When you look at the menu atThe Samuel it doesn’t take long to realize that its a unique restaurant in Copenhagen. It’s something that for Denmark is unusual. It’s a Michelin star restaurant serving French food a la carte. No tasting menu, no Japanese techniques but a love for French flavor. The restaurant has recently been renovated and I was invited to experience the new place and try the menu.
Before The Samuel moved in the place was actually a pizza restaurant which to be fair you could easily see before the renovation, but now any trace have been completely wiped away. We would start with a tour of the wine and champagne cellar which they rightfully so are very proud of. It holds one of the largest collections of Dom Perignon in Nord Europe and the rest of the cellar is filled with classic wine from Bourgundy and Bordeaux. So in case you were in doubt The Samuel is a winelowers dream.
The restaurant is nicely decorated with lots of art and classic Danish design which provides a luxurious and relaxed feeling. The traditional feeling would also make its way to the plates which are all made by Royal Copenhagen in their traditional styles.
We would start our menu with a small snack of a slightly smoked celery pure, topped with razor clams and a generous amount of Rossini supreme Baerri caviar. Delicate, classic and naturally delicious.
Second dish would be even more more classic and French. A steamed quenelle of langostine was placed in the most rich and delicious shellfish sauce with an amount of butter that you will only find in a French restaurant. Again in was naturally topped with oscietra caviar. In the chilly Danish autum this was heartwarming in every possible way.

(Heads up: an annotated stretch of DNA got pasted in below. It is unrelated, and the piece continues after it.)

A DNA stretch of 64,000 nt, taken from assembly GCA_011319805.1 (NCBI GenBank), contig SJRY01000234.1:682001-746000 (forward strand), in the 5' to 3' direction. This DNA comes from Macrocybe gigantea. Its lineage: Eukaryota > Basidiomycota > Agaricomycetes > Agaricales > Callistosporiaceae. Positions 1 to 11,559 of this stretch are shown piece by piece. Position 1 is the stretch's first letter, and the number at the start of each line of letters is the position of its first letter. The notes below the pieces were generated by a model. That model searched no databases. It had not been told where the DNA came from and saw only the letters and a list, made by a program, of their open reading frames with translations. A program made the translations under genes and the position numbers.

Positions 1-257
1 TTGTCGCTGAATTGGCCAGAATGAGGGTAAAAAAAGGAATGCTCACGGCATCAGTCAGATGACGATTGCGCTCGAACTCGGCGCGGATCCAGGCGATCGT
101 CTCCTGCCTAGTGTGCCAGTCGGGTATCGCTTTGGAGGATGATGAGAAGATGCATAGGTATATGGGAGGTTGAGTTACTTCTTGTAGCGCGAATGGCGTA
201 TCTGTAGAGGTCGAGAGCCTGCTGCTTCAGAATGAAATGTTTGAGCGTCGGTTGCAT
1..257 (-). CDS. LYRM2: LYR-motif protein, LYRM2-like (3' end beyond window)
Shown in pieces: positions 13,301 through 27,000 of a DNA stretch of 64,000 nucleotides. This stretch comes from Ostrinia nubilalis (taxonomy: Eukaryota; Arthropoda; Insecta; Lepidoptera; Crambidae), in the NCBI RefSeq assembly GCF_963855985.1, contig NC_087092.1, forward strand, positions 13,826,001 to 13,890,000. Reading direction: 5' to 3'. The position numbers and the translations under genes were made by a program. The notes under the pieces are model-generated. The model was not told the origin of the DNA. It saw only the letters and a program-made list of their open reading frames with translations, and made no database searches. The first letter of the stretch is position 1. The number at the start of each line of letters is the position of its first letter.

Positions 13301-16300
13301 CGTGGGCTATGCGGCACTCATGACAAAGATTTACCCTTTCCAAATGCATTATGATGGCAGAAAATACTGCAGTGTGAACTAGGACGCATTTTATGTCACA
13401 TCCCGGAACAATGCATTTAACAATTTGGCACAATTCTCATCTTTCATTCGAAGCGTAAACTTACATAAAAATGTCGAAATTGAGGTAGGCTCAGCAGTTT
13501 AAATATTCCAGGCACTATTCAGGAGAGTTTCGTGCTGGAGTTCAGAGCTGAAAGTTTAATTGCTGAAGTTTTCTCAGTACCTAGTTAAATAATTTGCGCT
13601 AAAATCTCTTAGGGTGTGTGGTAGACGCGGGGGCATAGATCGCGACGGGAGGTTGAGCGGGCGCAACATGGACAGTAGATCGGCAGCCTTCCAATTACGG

Despite being French inspired pasta is always on the menu as well. We would have tortellini filled with artischoke and a crème and cracker made of 36 months aged parmigiana reggiano. You could tell that this was the real deal which gave the dish so much depth. Again just such a delicious dish.
For our last main we have a dish that I had my eye on since looking at the menu for the first time. Guinea foul served with lots of matsutake mushroom, lots of chanterelles, foie grais and topped with a parmesano crisp. It’s therefore safe to say that it was a very umamirich dish. A dish that once again proofed that The Samuel is about craftsmanship, flavor and great products.
Being a French restaurant we would naturally have a cheese course before moving to desserts. At The Samuel this is means brie with truffle that had been braised in cognac. Again umami is at the heart of this autum menu.
To finish a classic Peruvian chocolate dessert in different textures. It was a very nice dessert but having lived 3 years in Peru I have had my share of chocolate desserts with Peruvian products so I am a hard judge.
Finishing our meal I have to say that I really enjoyed it. 10 years ago all restaurants in Copenhagen were New Nordic which was naturally a bit boring, but now it seems that the majority of fine dining restaurants does a mix of New Nordic, French and Japanese as a tasting menu. It is therefore just so refreshing to have something which is just classic French without being traditional and “boring”. You still have a few Danish elements like the plates and design. All these small elements help to give a cosy and relaxed feeling.
The wine menu as I said at the beginning is a chapter for it self. The wine cellar is filled with classic gems and especially wines with age. We would almost exclusively have champagne and Bourgogne this evening. Something which is very easy to enjoy.
It’s definently not every time that I am in the mood for a full on tasting menu so being a la carte gives you the flexibility to choose just one or two dishes on a Wednesday night or 4-5 for a night of celebration.
I was invited bu the restaurant to try the menu
Head chef: Jonathan Berntsen
Menu: a la carte 50-70$ for a maincourse